Stonyhurst College has been fined £100,000 for a breach of health and safety regulations where a stonemason was put at risk of serious injury while working there.
A judge said the failings by the college were “lamentable” and multiple failings had occurred over 12 years.
When the college decided to employ its own stonemasons, it had failed to become familiar with rudimentary knowledge of basic risks to workers.
Preston Crown Court heard there had been an obvious risk of inhalation of dust and a stonemason later went on to be diagnosed with silicosis.
Stonyhurst College, which has stood at Hurst Green for more than 200 years, had admitted an offence of failing to ensure, so far as was reasonably practicable, the health and safety of its employees.
It has extensive historical stone buildings, many Grade One listed, and, in 1999, a decision was taken to directly employ its own stonemasons, rather than contracting outside companies.
Much work was done in a 15ft square workshop, with the only ventilation via a doorway. The dust could get so thick at times that men struggled to see across the room. Therefore, when possible, the men would work outside, even though there would still be considerable amounts of dust in the air.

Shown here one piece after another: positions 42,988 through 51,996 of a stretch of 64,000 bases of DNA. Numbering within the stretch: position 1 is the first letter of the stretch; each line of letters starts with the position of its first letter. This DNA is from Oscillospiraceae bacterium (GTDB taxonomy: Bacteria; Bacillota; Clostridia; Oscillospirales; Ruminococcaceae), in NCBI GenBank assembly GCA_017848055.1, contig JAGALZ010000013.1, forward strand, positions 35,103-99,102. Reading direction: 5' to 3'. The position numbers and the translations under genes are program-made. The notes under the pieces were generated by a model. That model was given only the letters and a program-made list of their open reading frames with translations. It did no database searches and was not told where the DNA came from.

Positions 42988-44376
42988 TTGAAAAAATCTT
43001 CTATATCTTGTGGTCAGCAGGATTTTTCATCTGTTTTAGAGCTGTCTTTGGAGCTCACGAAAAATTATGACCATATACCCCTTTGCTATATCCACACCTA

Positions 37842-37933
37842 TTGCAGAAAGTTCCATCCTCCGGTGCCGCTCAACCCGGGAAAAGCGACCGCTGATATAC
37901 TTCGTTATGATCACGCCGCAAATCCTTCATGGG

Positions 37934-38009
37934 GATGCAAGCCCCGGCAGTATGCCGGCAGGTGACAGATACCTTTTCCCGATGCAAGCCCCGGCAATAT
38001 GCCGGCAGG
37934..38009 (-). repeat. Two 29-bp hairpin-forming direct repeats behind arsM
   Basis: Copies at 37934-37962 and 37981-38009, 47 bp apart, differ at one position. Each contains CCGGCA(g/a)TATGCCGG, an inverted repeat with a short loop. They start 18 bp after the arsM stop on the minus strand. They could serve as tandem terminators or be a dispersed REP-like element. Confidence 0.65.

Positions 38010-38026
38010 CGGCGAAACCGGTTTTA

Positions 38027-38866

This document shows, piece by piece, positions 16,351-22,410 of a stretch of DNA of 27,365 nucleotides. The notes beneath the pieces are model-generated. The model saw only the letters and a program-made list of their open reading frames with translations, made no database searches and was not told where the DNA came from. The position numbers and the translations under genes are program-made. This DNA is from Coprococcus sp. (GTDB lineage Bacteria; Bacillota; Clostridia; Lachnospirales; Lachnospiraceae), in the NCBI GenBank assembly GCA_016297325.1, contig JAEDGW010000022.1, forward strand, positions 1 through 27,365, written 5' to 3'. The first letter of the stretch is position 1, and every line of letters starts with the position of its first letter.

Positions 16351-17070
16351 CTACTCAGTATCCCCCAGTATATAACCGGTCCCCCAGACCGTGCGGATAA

Miss Lisa Judge, for the college, said the charitable organisation had extreme remorse. The matter was being taken very seriously at the highest levels.
She told the court: “This is not an offence born out of a blatant disregard for their health and safety statutory regulations. This offence occurred due to an educational establishment taking on the responsibility for certain aspects of building maintenance, that it had insufficient technical knowledge about.”
The barrister said the greater percentage of stonemasonry work was done outside. “It wasn’t a scenario where stonemasons were simply left to get on with the task in hand,” she said. “A risk assessment was done.”
The college had been aware dust existed, but had not known something called RCS was present.
Judge Anthony Russell QC ordered Stonyhurst College to also pay more than £31,000 prosecution costs.
He said it was a very serious breach and there had to be a substantial fine to reflect its seriousness. He added a message had to go out to organisations, businesses or charities, that they must heed health and safety advice.
He added: “The failings in this case were, in my view, lamentable.
“The serious injury to health was foreseeable in this case. The reality is no thought was given to the risks and even the most basic steps were not taken to protect the stonemasons from obvious risks to their health and safety.”